My point to this post is that you fly the way that you're trained. IF you care enough to continue this training into the way you conduct yourself as a pilot. Does it take any longer to do things by the book? Not really. But when the eyes of the FAA are upon you, it sure makes it easier to have those good practices ingrained. Plus, as I'm sure I've mentioned before in this blog, I never want my actions to result in the loss of the lives of others.

This is the attitude I want to convey to my students as a flight instructor. There are tons of stories about "Never Again," "I Learned from This," and other lessons pilots have learned in hindsight (I've got quite a few of them myself), but we're better off limiting the number of errors we introduce into our flights.

By the way, the new legislation also:

• Requires the FAA to strengthen regulations governing pilot training programs at airlines. The NTSB has urged airlines to provide remedial training for pilots who make errors or have difficulty on tests of their flying.
• Gives the FAA three years to impose new regulations requiring airlines to establish pilot mentoring programs and professional development committees, as well as modify existing training programs to include leadership and command training.


  1. Lynda, What a great post! I loved your comment... do it like the book. It's just as easy to do it right in the first plane. The stories I could share with you about students who wanted to make up their own way... my oh my.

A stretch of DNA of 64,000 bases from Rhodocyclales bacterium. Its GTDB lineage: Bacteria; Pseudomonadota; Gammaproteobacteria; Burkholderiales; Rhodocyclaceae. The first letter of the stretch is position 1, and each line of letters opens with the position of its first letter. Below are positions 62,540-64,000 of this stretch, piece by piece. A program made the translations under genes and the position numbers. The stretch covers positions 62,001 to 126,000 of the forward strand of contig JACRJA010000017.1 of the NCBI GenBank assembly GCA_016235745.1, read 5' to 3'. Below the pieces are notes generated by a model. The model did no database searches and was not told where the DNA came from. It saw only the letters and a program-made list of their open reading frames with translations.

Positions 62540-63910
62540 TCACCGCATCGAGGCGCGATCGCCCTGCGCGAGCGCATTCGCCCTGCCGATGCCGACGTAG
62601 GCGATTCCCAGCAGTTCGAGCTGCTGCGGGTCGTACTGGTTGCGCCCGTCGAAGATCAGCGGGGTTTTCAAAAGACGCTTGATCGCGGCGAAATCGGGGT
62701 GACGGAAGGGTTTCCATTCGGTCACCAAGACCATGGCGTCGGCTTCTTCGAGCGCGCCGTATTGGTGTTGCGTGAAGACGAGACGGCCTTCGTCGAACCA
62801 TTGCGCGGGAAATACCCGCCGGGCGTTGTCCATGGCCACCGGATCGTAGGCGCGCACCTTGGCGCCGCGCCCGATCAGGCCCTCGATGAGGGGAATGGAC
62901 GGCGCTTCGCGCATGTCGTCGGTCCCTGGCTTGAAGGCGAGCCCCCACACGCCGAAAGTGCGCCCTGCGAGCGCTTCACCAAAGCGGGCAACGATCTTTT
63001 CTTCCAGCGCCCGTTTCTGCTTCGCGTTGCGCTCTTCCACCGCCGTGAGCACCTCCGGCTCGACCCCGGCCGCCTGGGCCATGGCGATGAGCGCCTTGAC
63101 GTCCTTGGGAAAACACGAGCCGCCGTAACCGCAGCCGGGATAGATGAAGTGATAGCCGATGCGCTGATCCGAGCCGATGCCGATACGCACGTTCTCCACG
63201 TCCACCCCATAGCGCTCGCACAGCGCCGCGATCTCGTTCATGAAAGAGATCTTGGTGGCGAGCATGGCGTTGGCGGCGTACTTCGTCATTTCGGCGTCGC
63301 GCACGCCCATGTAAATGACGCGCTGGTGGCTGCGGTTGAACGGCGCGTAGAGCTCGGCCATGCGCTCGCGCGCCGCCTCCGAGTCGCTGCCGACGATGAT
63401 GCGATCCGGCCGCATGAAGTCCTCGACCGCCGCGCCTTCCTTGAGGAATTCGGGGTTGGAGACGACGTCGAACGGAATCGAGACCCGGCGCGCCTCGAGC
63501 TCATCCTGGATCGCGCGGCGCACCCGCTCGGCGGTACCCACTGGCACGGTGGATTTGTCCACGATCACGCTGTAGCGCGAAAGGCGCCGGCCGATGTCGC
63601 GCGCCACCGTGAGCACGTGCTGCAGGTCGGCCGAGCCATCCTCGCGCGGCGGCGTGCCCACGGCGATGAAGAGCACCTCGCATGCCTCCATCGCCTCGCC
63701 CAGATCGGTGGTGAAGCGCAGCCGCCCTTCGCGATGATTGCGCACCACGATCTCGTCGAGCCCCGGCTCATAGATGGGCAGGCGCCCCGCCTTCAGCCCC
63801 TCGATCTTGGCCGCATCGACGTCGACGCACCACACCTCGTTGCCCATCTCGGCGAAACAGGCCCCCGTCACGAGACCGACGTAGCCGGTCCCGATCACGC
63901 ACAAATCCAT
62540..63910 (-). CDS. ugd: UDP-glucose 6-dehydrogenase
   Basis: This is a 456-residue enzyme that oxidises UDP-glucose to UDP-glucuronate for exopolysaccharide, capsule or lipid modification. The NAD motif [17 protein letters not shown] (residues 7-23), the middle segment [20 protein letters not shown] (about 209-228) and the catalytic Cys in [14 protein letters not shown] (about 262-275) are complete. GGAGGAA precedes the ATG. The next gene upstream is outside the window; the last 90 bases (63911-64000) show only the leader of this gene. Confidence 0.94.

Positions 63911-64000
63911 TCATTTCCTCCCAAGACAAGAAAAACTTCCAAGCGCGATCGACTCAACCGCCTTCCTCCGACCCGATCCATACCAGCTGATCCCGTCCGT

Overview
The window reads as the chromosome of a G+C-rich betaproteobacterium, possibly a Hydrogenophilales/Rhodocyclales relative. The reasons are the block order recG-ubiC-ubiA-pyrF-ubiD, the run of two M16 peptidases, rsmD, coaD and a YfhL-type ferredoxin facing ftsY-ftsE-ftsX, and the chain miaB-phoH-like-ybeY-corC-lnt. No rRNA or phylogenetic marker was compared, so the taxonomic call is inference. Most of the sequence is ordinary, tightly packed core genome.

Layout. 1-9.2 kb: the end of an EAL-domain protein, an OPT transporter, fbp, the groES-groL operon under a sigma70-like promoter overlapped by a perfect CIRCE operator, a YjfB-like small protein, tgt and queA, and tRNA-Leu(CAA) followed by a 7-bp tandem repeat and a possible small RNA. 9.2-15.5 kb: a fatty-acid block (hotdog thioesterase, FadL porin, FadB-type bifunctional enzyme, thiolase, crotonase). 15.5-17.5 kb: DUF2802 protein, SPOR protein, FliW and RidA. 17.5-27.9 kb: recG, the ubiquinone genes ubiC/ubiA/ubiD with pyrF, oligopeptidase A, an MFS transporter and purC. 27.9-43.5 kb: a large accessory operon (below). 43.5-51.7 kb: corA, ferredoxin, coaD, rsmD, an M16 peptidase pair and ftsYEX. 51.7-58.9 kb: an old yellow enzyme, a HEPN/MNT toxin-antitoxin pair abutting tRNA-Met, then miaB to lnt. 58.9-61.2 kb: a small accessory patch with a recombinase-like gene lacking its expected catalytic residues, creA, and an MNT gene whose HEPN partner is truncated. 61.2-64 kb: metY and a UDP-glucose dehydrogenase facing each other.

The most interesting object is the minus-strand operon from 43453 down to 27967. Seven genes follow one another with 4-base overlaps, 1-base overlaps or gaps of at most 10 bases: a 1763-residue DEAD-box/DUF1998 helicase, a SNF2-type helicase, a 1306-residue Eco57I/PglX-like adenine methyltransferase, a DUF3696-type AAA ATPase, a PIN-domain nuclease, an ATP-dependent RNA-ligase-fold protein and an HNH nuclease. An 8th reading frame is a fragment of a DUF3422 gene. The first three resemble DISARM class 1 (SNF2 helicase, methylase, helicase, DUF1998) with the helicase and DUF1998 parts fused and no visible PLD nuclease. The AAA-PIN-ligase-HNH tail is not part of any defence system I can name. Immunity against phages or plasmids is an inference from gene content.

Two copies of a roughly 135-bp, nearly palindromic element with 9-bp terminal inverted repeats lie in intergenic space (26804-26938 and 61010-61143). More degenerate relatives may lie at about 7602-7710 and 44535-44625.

Happy Holidays!

  2. Anonymous9:19 PM

    Back in the day, we all did it the hard way. I went through the civilian route through training, graduating with a Bachelor's degree, Commercial/Instrument Multi & Single Engine Land along with a CFII. Total flight time was 400 hours. I then spent many years flight instructing, flying as a F/O free on King Airs to build time. When I finally had 1700 total time a commuter interviewed me. Back in the day they wouldn't even look at you unless you had 1500 hours. When I was hired by a major, you didn't get an interview unless you had a Bachelor's degree, thousands of hours and had been a Captain of a turbo prop or larger at a commuter or regional, sometimes corporate.

    The hiring of 250 hour copilots came when the regional jets came about and the demand for pilots grew. No one ever said that was a safe way to go! What it is, is getting back to is the norm that was ignored for growth. Just like the housing problems we had. Blaming all this on the Buffalo crash, where the FO had the degree and the hours, is a cop out. It was the Captain who was the problem in that flight deck.

    I went to college and flight instructed near a army base and I'm quite aware of the lack of flight time the pilots get for the years invested. It is the same for fighter pilots in the Air Force. It is a shame, but the military can keep pilots in longer if they aren't able to get jobs on the outside. I taught many a helicopter pilot to fly fix wing aircraft. They had the roughest time with lack of flight time. As flight instructors, we would fly sometimes 100 hours or more in a month.

    Buying all your time really doesn't get you the experience you really need. You never learn more about flying than when you teach it to someone else. Your brain has to work faster than it ever has to talk, evaluate and keep the plane in the air. As a captain, I can tell in the first ten minutes with a f/o if they came from the military, corporate, commuter or as a flight instructor.

    Living on ramen noodles to build that flight time was just apart of becoming an airline pilot. Any pilot in my seniority range can relate to this. I don't see anything wrong with paying your dues!